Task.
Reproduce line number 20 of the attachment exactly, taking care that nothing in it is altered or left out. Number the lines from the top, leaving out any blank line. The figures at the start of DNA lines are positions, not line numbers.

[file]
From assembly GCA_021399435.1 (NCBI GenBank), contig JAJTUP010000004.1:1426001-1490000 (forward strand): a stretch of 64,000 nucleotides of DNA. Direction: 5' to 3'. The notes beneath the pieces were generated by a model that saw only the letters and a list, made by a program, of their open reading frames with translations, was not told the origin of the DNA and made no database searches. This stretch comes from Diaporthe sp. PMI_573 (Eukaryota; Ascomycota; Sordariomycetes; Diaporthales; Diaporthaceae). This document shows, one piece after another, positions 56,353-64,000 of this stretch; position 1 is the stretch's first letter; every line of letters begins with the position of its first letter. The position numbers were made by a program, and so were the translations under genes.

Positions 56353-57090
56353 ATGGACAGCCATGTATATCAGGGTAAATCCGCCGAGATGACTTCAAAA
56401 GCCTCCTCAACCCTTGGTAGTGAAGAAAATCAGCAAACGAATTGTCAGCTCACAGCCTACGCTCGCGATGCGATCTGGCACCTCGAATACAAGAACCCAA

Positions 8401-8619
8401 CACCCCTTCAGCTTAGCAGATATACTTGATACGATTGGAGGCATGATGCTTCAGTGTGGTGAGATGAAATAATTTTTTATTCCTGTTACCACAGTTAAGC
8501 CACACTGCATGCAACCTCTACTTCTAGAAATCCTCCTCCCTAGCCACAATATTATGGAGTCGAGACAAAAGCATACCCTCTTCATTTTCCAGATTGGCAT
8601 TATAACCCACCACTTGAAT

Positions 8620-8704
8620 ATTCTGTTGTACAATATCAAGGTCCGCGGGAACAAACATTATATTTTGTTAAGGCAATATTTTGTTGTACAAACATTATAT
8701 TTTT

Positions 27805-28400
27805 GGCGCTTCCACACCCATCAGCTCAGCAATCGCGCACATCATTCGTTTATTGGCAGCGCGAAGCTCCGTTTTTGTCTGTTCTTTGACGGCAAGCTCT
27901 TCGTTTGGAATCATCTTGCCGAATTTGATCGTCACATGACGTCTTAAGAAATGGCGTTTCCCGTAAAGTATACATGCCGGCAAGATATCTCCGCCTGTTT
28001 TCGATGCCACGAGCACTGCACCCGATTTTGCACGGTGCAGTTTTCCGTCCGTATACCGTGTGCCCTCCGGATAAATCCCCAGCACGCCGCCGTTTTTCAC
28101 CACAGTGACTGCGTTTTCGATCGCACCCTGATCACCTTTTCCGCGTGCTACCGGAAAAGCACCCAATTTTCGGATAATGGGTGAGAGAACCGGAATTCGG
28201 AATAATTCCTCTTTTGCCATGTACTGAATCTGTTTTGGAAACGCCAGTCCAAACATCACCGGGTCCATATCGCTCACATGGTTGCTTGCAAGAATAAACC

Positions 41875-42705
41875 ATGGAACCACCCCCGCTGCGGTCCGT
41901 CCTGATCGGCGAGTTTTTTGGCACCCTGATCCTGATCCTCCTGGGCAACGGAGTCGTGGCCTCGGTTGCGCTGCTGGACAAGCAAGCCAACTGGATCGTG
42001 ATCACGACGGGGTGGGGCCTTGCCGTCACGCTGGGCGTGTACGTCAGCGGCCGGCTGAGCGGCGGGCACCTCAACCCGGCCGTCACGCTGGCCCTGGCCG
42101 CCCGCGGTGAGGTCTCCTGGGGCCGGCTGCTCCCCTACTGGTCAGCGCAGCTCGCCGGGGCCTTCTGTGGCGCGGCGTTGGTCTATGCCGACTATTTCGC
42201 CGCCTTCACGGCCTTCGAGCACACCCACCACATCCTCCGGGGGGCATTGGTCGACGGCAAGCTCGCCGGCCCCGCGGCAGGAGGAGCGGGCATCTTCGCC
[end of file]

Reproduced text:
41901 CCTGATCGGCGAGTTTTTTGGCACCCTGATCCTGATCCTCCTGGGCAACGGAGTCGTGGCCTCGGTTGCGCTGCTGGACAAGCAAGCCAACTGGATCGTG